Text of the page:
In a recent Geneva meeting of UN Special Rapporteurs and civil society, caste-based discrimination was highlighted by the Rapporteurs as a key cross-cutting issue of concern. A team from IDSN were present at the meeting and raised the issue of caste-based discrimination, to which there was a significant response and engagement from the Special Rapporteurs.
Significant proposals for initiatives brought up by the Special Rapporteurs at the exchange of views meeting, included, moving towards a more structured mechanism against caste-based discrimination for the next annual meeting in 2015, placing caste-based discrimination and slavery on the agenda of next years annual meeting or having a consultation on caste-based discrimination, and working on caste-based discrimination across mandates as a concerted effort.
The Special Rapporteurs thanked IDSN for continuing to bring this issue to their attention and came with committed statements. The Special Rapporteur on minority issues, Ms. Rita Izsak said,
“We have been discussing how to jointly move towards a more structured mechanism against caste-based discrimination for the next annual meeting (2015) and to see how we can move together in more concerted and coordinated effort for these 260 million people … we will work for this and assure that we are committed.”
While the The Special Rapporteur on contemporary forms of slavery, including its causes and consequences Ms. Urmila Bhoola, furthered this commitment stating that,
“I would like to thank IDSN in particular for raising the issue of caste-based discrimination and its persistence and clear norms for caste-based discrimination as a human rights violation. My mandate is indebted to IDSN for raising the issue of caste-based discrimination in the form of caste-based slavery and manual labour and manual scavenging and the persistence of forced and bonded labour particularly among Dalit people. I am interested in conducting missions and writing a report on caste-based discrimination – because it raises a number of issues. I also want to call for caste-based discrimination and slavery to be placed on the agenda of next year’s annual meeting or even have a consultation to ensure that it remains to be seen as a continued pernicious issue.”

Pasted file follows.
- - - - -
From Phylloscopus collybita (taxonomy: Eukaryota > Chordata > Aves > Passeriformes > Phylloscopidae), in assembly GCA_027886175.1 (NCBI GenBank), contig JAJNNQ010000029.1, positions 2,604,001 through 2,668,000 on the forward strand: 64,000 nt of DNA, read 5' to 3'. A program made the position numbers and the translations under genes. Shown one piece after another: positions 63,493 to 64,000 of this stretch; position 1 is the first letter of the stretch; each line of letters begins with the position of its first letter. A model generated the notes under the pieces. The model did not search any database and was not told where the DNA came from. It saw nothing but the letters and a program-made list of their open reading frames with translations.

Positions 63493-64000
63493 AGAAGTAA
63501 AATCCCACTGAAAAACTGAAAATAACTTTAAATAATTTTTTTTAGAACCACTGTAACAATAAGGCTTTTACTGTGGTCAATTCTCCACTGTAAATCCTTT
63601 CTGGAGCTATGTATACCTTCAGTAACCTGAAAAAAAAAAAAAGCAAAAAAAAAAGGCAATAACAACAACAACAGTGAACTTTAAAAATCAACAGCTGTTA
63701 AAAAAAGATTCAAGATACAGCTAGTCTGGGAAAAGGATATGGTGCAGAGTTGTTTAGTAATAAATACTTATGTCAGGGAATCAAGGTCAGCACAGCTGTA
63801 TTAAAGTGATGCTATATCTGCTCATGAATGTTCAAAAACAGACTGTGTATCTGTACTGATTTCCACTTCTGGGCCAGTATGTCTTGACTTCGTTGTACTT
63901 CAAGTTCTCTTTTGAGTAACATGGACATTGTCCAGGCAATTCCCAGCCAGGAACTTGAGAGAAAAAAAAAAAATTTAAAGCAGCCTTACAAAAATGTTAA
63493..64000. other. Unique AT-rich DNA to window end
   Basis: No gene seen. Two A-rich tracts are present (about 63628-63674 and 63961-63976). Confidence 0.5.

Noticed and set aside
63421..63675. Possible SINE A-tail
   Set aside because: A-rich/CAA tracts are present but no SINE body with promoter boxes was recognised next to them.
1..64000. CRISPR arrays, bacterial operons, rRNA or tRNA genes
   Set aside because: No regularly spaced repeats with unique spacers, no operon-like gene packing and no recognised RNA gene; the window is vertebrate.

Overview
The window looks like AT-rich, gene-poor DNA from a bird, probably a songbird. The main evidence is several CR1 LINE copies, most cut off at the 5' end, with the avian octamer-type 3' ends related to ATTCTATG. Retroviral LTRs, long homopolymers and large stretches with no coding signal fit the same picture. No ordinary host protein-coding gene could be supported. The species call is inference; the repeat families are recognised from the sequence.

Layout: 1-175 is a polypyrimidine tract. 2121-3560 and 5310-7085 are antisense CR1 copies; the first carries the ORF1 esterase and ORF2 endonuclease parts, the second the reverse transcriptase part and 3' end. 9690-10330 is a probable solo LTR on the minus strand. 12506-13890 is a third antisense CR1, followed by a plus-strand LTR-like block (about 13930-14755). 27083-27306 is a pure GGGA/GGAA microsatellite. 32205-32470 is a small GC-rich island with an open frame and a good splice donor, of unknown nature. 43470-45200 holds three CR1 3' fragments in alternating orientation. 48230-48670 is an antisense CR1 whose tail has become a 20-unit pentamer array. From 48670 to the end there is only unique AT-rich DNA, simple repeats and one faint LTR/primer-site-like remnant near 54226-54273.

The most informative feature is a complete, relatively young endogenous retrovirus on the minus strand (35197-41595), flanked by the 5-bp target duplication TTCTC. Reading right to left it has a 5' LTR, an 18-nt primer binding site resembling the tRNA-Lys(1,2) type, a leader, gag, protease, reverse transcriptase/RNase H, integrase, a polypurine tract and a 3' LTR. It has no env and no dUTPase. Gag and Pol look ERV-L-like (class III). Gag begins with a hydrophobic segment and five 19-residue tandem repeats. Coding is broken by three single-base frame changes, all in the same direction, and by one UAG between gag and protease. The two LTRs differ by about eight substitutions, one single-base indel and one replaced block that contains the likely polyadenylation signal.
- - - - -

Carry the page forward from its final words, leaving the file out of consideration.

The Special Rapporteur on adequate housing as a component of the right to an adequate standard of living, and on the right to non-discrimination in this context, Ms Leilani Farheed said she was committed to working with other mandate holders, also on the issue of caste-basd discrimination. The Special Rapporteurs on the right of everyone to the enjoyment of the highest attainable standard of health, Mr. Danius Puras, and the Special Rapporteur on the situation of human rights defenders, Michel Forst, brought up keeping a focus on caste-based discrimination in their work.
Ms. Frances Raday, Chair of the UN Human Rights Council Working Group on Discrimination against Women also commented that,
“We have worked on caste-based discrimination, we have been in contact with Dalit women associations and worked on the horrors of sexual violence on basis of caste-based discrimination.”
The Special Rapporteurs are stepping up the cross-mandate coordination of the engagement with caste-based discrimination following years of references to caste-based discrimination being made in key reports and dialogues from 17 Special Procedures mandate holders.
Previously seven key Special Rapporteurs released a joint statement on caste-based discrimination and the commitment to fighting caste-based discrimination voiced at the meeting also follows on from this statement.